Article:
When Ettie and Mr. Goldberg came from Europe, many Jews went to bed hungry. So for Ettie, the purpose of cooking was to keep the stomach filled. Quantity was more important than quality.

One day a customer asked Ettie what she was making for dinner. “Food,” she answered without hesitation.

“Eat,” she would say to me. “You shouldn’t go hungry. Nobody should go hungry.”

ETTIE COOKED BECAUSE she didn’t believe in eating out. “A restaurant?” she’d say. “Why eat out when you have a kitchen?”

One day a customer told Ettie about a new restaurant that opened in the neighborhood. “That’s wonderful,” Ettie said. “I have to try it.” After the customer left, I heard her muttering.

“I need to go to a fancy-schmancy place, God? How do I know what
khazeray
they’re putting into anything? How do I know they wash their hands? In my house, you could eat off the bathroom floor. In some restaurants, you don’t even want to go to the bathroom in their bathroom.”

Ettie believed that food could solve all problems. “Feed your stomach, and the rest will take care of itself,” she advised. “It’s amazing what a few little prunes can do.”

Her advice about mental problems? “What you put in your stomach will make you feel better than what a man with a beard and an accent tells you about your mother.”

For depression, she suggested pot roast with potatoes and carrots. For anxiety,
kreplach
and chicken soup. Up one day, moody the next? Try blintzes with a little sugar or a little sour cream, depending.

What she couldn’t understand was Chinese food. “Shrimp? Do the Chinese eat gefilte fish?”

Next to Tootsie and me and after hot tea and lemon, the thing Ettie loved most in the world was her own gefilte fish.

One day Mr. Goldberg brought home gefilte fish in a jar. “You crazy,” Ettie said, “gefilte fish already made! In a jar. With a label. From Brooklyn!”

Let me tell you something, God. The world is going to hell.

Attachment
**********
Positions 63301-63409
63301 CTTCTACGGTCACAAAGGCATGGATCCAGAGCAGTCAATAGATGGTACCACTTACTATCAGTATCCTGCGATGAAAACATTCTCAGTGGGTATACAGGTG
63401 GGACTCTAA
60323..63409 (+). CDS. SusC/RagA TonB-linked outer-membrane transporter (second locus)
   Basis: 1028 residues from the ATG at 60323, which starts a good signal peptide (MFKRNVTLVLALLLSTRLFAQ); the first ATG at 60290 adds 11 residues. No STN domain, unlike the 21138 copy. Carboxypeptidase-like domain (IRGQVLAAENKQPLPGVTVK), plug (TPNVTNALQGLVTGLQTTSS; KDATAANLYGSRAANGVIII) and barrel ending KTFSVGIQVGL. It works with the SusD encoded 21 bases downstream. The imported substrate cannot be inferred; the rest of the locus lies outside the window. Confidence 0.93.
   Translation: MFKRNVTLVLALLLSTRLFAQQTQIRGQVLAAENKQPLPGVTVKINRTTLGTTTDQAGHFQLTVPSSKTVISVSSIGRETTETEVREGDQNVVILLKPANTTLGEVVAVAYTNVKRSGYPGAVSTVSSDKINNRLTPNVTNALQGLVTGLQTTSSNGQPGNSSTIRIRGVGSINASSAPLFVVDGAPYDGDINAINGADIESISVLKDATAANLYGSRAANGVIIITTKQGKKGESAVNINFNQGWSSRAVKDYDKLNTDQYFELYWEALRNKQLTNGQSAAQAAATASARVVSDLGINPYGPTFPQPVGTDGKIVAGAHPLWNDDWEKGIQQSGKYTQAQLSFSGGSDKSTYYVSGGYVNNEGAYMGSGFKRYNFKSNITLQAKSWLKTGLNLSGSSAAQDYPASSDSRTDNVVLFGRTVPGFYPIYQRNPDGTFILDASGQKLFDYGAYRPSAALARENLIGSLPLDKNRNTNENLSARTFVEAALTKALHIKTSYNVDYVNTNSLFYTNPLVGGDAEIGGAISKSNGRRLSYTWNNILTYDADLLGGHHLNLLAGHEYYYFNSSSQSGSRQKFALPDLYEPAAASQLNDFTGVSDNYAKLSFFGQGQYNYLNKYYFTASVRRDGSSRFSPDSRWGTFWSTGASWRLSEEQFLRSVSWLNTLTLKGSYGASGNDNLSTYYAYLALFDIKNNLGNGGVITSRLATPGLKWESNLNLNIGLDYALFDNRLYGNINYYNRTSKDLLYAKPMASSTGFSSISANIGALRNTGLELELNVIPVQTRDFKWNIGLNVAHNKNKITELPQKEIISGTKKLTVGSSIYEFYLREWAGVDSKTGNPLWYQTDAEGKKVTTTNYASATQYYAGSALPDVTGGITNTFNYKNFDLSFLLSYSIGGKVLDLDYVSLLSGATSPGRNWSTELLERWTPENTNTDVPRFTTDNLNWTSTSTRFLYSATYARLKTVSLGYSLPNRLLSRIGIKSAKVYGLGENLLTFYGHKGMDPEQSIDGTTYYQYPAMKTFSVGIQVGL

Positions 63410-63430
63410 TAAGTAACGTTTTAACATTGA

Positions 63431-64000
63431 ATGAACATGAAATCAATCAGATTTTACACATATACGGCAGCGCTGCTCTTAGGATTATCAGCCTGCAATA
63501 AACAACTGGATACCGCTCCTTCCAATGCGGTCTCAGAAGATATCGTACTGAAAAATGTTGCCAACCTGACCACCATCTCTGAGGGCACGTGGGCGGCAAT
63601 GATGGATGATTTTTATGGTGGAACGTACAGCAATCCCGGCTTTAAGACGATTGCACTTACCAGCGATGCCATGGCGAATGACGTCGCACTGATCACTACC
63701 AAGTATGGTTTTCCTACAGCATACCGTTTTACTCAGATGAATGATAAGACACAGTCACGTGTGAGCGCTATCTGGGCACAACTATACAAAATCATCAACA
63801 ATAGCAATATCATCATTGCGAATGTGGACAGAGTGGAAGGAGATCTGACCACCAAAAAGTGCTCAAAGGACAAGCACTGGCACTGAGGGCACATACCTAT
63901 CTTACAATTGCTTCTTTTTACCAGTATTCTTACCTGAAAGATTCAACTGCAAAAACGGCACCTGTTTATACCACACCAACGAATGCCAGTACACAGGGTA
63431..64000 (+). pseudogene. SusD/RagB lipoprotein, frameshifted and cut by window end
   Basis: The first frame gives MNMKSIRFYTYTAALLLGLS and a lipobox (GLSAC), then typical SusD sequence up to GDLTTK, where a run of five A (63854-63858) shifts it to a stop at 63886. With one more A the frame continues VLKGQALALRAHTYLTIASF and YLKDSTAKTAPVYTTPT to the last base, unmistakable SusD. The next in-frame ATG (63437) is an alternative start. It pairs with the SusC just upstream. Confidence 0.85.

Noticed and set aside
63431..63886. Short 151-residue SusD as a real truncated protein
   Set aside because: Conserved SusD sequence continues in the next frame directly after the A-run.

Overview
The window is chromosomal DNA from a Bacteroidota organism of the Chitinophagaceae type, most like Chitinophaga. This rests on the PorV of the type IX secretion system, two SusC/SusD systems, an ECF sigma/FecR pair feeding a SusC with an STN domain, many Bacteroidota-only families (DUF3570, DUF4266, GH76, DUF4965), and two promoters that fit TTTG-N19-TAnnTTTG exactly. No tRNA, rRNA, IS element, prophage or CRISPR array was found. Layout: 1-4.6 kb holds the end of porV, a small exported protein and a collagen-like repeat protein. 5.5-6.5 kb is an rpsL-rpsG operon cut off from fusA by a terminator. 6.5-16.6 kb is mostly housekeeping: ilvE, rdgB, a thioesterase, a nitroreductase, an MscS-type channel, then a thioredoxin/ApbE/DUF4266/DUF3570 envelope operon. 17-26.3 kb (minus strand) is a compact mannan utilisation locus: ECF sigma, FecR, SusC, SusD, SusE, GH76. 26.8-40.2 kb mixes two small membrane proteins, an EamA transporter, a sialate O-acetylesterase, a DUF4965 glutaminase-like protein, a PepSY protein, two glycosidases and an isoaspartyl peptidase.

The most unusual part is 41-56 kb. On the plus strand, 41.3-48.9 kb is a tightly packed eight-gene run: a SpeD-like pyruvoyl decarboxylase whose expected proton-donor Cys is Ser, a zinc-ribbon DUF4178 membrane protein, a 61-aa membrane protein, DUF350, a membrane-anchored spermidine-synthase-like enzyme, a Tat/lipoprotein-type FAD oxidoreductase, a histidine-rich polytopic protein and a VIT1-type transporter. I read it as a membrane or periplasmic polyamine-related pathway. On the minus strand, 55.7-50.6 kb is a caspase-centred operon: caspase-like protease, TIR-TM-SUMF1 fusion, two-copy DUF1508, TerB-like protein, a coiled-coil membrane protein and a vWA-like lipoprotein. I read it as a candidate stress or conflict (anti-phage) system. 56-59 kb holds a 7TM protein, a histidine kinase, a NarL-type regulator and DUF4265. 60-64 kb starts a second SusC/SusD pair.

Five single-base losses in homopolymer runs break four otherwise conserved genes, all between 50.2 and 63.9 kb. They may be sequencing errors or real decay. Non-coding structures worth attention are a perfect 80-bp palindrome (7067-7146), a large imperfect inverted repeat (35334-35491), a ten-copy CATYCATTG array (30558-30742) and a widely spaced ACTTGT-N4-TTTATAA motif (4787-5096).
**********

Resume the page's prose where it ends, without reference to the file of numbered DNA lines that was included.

DESPITE HER OPINION about eating out, every once in a while Ettie would have an urge for a good sour pickle from Gus’s on Essex Street, so she’d take Tootsie or me with her to the Lower East Side.

We’d taxi downtown. Ettie didn’t ride on the subway. “When I’m dead,
kineahora
, they can put me underground. Before that, I’m not going.” Ettie didn’t take buses either. “They make so many stops, by the time I get where I’m going, I forgot why I’m going.”

Sometimes we’d go for a pastrami sandwich at Katz’s on Houston Street. Sometimes we’d get a potato or a kasha
knish
at Yona Schimmel’s. We’d always bring home
rugelach
from Gertel’s Kosher Bakery for Mr. Goldberg.

Our excursion lasted only until one of us needed a bathroom. Then we’d run for a taxi and ask the driver to drive fast.

LIVING WITH ETTIE and Mr. Goldberg meant living in a kosher house. I was always constipated.

“But why can’t I mix meat and milk?” I asked Ettie a million times. “The cow does.”

BOOK: The Smartest Woman I Know
9.3Mb size Format: txt, pdf, ePub
ads

Other books

Footprints Under the Window by Franklin W. Dixon
Galilee by Clive Barker
EMP (The Districts Book 1) by Orion Enzo Gaudio
Garden of Death by Chrystle Fiedler
MagicalMistakes by Victoria Davies
Jimmy the Hand by Raymond E. Feist, S. M. Stirling
The Suicide Effect by L. J. Sellers